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    Posted July 18, 2013 by
    NewsPost

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    Ergonomics still matters in the office

     

    A new report from the Lawrence Journal-World indicates employees are still concerned about ergonomics in the office. This trend seems to coincide with previous research that shows workers are becoming anxious about the impact of sitting in poorly designed chairs all day on their health. The American Medical Association recently announced it is urging employers to let people stand and avoid sitting for eight hours a day. It is clear that ergonomics is not leaving the office soon.

    The American Medical Association recommends that employers take the health of their staff seriously. Sitting for long workdays in poorly designed office furniture can increase the risk of heart attacks and other cardiovascular problems. This has led to more people turning to standing desks and desks that can be adjusted to meet their needs. Ergonomic Office Designs reveals that adjustable height computer desks are growing in popularity among offices because they can be modified to let people stand while working. The company focuses on selling ergonomic products to employees and employers that will make their lives easier. Ergonomic Office Designs states that changing office furniture can make a big difference. The idea is to make ergonomics an essential part of the office culture that is accepted everywhere.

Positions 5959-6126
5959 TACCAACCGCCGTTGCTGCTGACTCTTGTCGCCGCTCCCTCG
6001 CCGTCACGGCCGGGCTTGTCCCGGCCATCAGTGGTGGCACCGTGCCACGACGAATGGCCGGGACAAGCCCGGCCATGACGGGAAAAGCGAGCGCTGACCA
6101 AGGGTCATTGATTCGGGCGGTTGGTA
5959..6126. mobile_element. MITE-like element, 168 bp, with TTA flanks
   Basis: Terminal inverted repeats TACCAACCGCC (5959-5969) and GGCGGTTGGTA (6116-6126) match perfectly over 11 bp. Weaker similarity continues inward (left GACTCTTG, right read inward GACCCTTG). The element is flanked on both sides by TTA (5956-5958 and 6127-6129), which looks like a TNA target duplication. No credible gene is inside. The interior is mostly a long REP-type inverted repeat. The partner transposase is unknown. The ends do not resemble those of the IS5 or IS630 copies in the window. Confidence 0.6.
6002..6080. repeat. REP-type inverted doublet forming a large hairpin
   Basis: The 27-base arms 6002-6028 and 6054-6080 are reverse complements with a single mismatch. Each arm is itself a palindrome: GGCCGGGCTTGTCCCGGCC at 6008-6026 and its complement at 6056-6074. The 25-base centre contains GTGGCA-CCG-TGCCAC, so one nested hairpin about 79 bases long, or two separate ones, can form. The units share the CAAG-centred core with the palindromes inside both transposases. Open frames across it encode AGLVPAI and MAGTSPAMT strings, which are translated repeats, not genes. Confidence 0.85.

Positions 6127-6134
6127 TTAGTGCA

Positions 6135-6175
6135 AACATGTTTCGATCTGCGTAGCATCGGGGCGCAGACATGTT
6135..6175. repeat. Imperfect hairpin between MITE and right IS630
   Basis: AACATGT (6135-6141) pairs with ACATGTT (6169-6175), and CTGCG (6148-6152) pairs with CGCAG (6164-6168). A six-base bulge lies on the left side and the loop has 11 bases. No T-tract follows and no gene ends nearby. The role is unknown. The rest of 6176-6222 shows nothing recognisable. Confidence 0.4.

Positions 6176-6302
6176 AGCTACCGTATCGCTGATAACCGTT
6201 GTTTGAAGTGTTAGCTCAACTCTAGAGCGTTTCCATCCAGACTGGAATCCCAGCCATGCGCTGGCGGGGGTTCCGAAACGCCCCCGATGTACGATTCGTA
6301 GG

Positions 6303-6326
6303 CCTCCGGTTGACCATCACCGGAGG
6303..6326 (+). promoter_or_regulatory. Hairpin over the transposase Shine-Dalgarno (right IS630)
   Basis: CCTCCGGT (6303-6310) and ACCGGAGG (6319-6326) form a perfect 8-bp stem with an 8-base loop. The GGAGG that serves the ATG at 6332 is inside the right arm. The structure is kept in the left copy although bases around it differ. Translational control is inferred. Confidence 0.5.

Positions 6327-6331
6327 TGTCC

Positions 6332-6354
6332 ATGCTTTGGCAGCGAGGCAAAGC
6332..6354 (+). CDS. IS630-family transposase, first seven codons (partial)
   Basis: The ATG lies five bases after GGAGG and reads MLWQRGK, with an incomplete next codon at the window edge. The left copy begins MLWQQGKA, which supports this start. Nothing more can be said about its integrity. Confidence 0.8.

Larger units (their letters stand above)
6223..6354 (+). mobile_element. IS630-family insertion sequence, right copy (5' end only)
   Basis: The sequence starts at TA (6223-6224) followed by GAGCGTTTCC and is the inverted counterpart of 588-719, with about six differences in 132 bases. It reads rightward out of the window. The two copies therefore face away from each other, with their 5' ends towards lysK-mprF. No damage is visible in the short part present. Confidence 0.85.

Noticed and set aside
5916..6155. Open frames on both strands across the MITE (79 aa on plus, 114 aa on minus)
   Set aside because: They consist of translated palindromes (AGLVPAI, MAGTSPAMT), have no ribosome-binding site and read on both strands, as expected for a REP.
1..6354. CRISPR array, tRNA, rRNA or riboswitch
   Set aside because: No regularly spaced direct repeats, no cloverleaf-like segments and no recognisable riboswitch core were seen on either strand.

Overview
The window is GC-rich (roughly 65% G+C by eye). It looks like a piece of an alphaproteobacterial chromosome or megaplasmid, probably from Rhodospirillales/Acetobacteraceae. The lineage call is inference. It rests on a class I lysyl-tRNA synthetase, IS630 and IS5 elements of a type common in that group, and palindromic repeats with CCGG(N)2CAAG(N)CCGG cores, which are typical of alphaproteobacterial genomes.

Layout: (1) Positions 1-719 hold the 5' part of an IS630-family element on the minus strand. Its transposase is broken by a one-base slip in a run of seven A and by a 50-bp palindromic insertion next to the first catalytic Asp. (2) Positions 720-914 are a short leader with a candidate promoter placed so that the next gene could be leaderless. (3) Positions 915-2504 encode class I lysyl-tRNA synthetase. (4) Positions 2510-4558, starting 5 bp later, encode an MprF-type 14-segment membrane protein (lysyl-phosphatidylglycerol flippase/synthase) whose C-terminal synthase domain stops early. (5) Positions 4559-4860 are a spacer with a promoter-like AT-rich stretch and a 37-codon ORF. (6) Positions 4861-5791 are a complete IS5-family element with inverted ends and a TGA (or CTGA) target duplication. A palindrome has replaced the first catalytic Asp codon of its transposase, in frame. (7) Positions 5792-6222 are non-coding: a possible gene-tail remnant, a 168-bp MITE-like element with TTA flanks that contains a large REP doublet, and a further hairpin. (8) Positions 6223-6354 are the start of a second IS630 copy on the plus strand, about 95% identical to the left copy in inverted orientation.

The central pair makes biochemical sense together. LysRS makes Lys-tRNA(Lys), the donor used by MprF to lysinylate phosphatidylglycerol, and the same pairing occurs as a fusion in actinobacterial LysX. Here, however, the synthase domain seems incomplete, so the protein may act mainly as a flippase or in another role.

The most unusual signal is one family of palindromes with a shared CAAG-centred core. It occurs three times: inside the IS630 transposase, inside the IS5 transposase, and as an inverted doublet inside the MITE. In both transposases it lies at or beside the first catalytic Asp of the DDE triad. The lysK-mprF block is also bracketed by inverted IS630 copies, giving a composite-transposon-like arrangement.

The American Medical Association reveals that research dating back to the 1990s points out the health hazards of sitting at work all day. The lack of activity is bad for the heart, muscles and the rest of the body. Ergonomic chairs, standing desks, stability balls and other furniture can make a difference in the health of employees. By changing from an office that only has chairs, people can burn more calories, improve their productivity and save their health.

    References

    http://articles.latimes.com/2013/jun/18/science/la-sci-sn-ama-policy-sitting-20130619

    http://www.ergonomicofficedesigns.com/

     

    http://www2.ljworld.com/news/2013/jul/16/office-workers-try-sit-less-have-better-posture/

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